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Armonk, N.Y. - 20 Sep 2012: IBM (NYSE:IBM) today announced that it is awarding early childhood education improvement grants of technology, services and cash valued at $1.3 million to five U.S. states whose progressive and successful early education programs have been recognized as exemplary by the federal government.
These states -- Maryland, Massachusetts, Minnesota, North Carolina and Rhode Island -- have all received funding from the United States Department of Education under its $500 million Race to the Top - Early Learning Challenge competitive grant program. Race to the Top, which encourages and rewards innovation and reforms in early care and education, recognizes states that have effective educators; are improving programs; and implementing standards and assessments that better prepare students for education and the workplace.
The Department of Education has encouraged researchers, entrepreneurs, foundations, non-profits and others to work with the early learning communities in these states to fortify their efforts. IBM has responded by providing grants over the next three years to states that have secured Race to the Top funding.
The grants include IBM's KidSmart Young Explorer™ computer learning centers. These are computers housed in brightly colored, child-friendly furniture and equipped with award-winning educational software to help children learn and explore concepts in math, science and language. IBM grants also include Reading Companion, technology specially designed to assist children as they learn to read. Accessible online, this innovative software uses IBM voice recognition technology to "listen" to new readers and provides feedback. It helps children improve fundamental reading skills and pronunciation.
For some of the states recognized with Race to the Top grants, IBM is also providing installation and training to ensure the effectiveness of the donated KidSmart and Reading Companion technology. In some instances, IBM is providing additional services, such as helping to create project management software, developing mobile apps or providing advice on capturing data.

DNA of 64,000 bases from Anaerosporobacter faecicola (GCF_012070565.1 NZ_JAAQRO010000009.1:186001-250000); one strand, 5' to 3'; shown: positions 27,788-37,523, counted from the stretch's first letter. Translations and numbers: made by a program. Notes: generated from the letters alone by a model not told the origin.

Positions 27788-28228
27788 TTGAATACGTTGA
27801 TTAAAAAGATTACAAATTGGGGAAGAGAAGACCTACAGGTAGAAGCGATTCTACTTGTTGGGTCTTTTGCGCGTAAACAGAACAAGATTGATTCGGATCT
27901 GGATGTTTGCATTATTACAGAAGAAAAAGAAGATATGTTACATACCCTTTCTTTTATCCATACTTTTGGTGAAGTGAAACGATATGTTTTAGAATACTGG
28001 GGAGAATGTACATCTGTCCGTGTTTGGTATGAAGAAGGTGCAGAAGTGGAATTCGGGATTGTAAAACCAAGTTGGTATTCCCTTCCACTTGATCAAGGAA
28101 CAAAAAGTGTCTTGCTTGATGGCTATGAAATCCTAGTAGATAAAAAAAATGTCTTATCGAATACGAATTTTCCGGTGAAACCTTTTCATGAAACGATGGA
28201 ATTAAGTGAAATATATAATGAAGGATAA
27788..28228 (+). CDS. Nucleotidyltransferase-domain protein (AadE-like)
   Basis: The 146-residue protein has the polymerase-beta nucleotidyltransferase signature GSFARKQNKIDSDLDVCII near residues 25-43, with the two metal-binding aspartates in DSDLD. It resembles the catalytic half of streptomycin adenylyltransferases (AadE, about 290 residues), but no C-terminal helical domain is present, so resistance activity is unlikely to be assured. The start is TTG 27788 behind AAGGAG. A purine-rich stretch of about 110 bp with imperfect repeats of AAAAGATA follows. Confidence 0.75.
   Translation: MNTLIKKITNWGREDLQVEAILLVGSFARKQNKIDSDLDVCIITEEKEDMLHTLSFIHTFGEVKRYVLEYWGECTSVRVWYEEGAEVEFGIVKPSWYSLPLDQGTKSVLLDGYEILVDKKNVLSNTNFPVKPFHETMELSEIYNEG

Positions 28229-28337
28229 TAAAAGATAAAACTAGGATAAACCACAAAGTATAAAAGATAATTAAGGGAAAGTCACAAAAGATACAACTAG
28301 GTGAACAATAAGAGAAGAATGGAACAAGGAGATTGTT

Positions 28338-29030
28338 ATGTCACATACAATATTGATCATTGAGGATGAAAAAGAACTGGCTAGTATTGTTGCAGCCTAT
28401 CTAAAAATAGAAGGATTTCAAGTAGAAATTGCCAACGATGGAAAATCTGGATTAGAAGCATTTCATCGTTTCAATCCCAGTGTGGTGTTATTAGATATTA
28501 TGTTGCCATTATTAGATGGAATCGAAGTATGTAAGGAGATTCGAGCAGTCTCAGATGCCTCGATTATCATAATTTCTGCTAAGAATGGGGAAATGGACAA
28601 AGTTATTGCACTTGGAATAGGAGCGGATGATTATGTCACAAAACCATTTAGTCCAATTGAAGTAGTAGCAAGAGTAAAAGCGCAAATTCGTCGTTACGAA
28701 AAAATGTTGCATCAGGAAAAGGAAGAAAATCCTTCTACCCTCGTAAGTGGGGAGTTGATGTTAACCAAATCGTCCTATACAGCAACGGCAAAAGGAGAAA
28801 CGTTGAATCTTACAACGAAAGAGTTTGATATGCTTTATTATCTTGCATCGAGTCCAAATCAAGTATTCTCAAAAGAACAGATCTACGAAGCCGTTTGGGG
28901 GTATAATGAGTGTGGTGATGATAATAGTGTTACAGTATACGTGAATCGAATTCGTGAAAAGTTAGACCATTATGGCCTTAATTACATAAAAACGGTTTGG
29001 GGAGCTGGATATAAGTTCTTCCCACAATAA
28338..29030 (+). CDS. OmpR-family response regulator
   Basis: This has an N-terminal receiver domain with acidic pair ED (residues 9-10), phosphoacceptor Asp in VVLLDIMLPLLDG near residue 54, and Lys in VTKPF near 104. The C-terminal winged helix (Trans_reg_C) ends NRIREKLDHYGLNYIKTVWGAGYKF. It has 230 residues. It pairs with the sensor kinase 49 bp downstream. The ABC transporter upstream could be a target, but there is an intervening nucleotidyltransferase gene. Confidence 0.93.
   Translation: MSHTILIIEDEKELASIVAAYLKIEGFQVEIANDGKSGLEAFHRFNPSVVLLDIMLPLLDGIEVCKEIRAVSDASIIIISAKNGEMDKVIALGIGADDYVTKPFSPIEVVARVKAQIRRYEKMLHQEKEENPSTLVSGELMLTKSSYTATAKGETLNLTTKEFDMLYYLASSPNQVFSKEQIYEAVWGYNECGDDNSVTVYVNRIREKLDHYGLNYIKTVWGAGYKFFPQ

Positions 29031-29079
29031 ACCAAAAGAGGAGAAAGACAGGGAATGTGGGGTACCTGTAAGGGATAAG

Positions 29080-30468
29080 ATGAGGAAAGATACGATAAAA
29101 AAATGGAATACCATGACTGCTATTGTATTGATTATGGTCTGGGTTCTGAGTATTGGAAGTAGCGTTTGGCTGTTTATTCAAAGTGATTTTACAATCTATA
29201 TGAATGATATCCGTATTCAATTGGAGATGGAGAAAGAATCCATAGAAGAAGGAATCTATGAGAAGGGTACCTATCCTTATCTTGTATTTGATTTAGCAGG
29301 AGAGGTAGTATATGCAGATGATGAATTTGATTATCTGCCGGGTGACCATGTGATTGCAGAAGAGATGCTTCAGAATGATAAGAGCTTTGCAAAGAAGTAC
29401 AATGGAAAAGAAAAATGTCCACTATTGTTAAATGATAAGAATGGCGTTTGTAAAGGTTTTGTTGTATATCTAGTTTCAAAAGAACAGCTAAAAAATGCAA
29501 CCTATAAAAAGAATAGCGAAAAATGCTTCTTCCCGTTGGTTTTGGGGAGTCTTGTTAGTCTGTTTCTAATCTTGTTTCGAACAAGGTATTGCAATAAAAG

"With the right hands-on instruction, the use of technology to engage and enhance young children’s learning experiences can make a lifelong impact," said Shelley Pasnik, director of the Center for Children and Technology. "IBM is providing such technology and related services to states that have earned Race to the Top funding. No doubt these states, given their visionary approach to technology and education, will put these resources from IBM to good use as they strive to prepare children for a lifetime of learning and accomplishment."
IBM is focused on providing its innovative technologies to increase the number of children who acquire the skills needed to be successful. The company believes that success in early childhood learning is a critical first step, and that technology, used effectively, can be a vitally important aid.
"IBM congratulates all states that have earned Race to the Top grants," said Stanley S. Litow, IBM vice president of Corporate Citizenship & Corporate Affairs, and president of IBM's International Foundation. "These states clearly are in the vanguard when it comes to providing innovative educational models for their youngest children. We thought it was important that the private sector, led by IBM, support their efforts by providing them with exciting technology and expert services that can be a valuable component in taking their efforts to even higher levels of success."
Young Explorers are the centerpiece of IBM’s KidSmart Early Learning grant program which, along with Reading Companion, IBM developed nearly 15 years ago to help reduce the digital divide, especially in urban areas, where it was becoming apparent that children from less affluent backgrounds needed access to specialized technology tools and educational materials to better prepare them to enter school.
IBM’s KidSmart Early Learning grant program enriches pre-kindergarten curriculum with interactive teaching and learning activities using the latest technology. The program includes access to the KidSmart website www.kidsmartearlylearning.org. Accessible in eight languages, the site helps parents guide their children's use of technology, and helps preschool teachers use technology more effectively in their classrooms.
Since the inception of the KidSmart Early Learning Program, IBM has invested more than $133 million, donating more than 70,000 Young Explorers to schools and nonprofit organizations in 60 countries, reaching more than 105,000 teachers and more than 10 million students.
To stay abreast of the civic, social and business issues that IBM's corporate citizenship department addresses, and to participate in an ongoing conversation, please visit www.citizenibm.com You can also follow @CitizenIBM on Twitter.
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